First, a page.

I saw that Pharell posted one of your animations [a while back]. What was that like?
Pharell was one of my role models–still is. Just that moment, I was on my way to Kinfolk and I got off the train and my Instagram [was] going crazy. That was still one of those moments of this stuff is so powerful; it’s something I just do for fun, [but] it can pierce through and connect. It’s like, “Oh, I’ve got to make one for Beyonce!” If this stuff is that strong, it’s just taking that hint. If Pharell posted it, there’s something here. Making the Donald Glover one or the Childish Gambino one, with his label hitting me up trying to do something, it’s like, wow, this stuff is actually powerful, and it’s cutting through to get into contact with these people. So that was kind of my “I have to keep doing this.” But yeah, I wish I could have spoken to [Pharell], but I’ll take the posts.
What advice would you have for somebody who is looking to get into animation?
I would say don’t do it because if they don’t listen to me, then they’re meant to do it...But definitely the sooner the better. When you start learning different programs and you’re like, “Why didn’t I learn this two years ago?” There are certain programs on the market where I’ve had the thought to work in them, but I always put it off, then later realized I needed to. So I think if they want to do it, they should just start immediately.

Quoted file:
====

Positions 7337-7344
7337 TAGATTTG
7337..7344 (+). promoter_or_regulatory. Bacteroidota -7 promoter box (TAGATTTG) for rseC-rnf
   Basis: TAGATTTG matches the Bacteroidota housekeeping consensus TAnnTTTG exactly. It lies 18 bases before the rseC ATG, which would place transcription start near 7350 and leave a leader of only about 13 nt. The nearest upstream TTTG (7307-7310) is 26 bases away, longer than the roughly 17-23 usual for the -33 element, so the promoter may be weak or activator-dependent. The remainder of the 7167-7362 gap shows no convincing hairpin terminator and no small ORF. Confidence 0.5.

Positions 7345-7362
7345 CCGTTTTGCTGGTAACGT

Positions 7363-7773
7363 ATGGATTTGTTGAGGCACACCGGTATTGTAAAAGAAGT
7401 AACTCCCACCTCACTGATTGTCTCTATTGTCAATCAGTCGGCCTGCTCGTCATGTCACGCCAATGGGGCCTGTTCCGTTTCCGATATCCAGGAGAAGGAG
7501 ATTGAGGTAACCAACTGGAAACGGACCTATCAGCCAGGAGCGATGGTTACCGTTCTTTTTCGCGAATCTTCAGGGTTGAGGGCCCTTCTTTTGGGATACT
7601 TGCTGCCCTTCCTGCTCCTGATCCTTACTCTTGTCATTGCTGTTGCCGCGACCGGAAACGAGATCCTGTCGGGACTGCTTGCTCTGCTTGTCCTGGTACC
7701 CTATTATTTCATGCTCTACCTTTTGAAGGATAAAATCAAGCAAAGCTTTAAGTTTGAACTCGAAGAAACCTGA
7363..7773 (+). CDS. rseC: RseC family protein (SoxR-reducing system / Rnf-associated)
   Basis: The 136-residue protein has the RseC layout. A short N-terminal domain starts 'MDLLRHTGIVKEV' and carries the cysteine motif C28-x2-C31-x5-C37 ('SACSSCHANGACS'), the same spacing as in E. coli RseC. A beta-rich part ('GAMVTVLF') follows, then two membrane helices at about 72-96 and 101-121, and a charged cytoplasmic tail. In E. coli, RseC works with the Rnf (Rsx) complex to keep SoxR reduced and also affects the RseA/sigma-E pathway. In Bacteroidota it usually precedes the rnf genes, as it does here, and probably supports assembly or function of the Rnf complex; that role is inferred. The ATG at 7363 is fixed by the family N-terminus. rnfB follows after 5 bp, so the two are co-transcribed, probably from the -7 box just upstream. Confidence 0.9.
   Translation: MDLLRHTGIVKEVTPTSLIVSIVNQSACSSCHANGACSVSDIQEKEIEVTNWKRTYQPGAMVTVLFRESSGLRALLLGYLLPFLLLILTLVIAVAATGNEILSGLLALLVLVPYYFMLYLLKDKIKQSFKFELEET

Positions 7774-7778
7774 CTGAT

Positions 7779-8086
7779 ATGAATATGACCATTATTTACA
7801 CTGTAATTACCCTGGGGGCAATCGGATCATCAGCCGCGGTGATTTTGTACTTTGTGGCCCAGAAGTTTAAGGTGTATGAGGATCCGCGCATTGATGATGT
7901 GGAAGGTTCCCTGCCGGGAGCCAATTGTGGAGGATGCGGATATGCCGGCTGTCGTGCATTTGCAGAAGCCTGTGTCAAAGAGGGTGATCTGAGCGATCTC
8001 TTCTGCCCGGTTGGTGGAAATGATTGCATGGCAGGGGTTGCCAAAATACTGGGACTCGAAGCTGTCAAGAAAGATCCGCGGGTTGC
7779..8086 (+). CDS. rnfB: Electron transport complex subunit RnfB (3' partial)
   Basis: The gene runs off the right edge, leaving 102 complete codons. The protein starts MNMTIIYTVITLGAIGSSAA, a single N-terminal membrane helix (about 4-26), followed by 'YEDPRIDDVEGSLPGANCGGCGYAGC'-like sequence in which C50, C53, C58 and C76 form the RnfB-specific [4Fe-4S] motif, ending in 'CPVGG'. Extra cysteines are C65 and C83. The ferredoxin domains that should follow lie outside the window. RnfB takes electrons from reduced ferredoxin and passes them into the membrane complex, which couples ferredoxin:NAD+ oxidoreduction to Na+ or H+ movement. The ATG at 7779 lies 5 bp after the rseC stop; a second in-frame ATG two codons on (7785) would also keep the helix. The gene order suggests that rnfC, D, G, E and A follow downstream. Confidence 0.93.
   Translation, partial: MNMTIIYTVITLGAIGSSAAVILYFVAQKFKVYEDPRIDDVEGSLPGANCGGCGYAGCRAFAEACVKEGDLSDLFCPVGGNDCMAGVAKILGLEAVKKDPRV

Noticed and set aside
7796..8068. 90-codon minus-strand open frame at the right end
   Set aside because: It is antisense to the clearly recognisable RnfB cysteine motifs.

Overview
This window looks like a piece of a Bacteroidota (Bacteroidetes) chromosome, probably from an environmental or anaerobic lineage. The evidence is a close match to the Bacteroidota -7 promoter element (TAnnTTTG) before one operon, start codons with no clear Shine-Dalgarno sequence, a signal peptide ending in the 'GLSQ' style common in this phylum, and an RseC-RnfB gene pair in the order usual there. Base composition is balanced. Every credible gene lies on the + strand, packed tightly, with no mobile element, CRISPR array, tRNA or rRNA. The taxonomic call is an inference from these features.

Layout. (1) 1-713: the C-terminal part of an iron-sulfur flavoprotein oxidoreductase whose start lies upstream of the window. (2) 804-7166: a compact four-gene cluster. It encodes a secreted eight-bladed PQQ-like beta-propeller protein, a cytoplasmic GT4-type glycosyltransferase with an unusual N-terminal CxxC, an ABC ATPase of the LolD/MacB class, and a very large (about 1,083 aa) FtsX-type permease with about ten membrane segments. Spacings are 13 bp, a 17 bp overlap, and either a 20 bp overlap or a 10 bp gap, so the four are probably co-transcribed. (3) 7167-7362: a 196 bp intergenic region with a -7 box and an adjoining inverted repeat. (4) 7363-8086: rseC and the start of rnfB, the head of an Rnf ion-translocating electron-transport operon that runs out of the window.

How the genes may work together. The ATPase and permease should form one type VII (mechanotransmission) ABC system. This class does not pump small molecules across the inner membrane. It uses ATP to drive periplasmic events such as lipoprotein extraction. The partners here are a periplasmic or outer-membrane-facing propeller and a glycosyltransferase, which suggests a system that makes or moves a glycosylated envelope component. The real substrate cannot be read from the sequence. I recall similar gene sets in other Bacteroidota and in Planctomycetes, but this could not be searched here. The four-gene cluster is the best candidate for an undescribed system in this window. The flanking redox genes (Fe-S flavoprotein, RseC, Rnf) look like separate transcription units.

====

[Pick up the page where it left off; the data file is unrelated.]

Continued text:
So what can we expect from Anthony Blue Jr. in 2022? What do you have in the works that you can share? What are you excited about?
I feel like I need to refresh, to be honest. I feel like everything I came to do in New York, I’ve been blessed to see it through, and I never thought about what to do after that. So that’s where I am today: what do I do next? I hope to continue to travel and DJ. Artistic-wise, I’m kind of searching for a message because I think Instagram is kind of–to me, it’s not fun anymore, especially just seeing how many artists there are today, you’re just seeing a bunch of businesses. I feel like I haven’t experienced an art project on Instagram that was like, “Wow. You know when Beyoncé drops, it’s going to be phenomenal.” I’m trying to be excited about art again for me personally, [and] trying to figure out what the message is that I want to share versus just posting on the ‘Gram.
[Cover photo by Cortnie Vee.]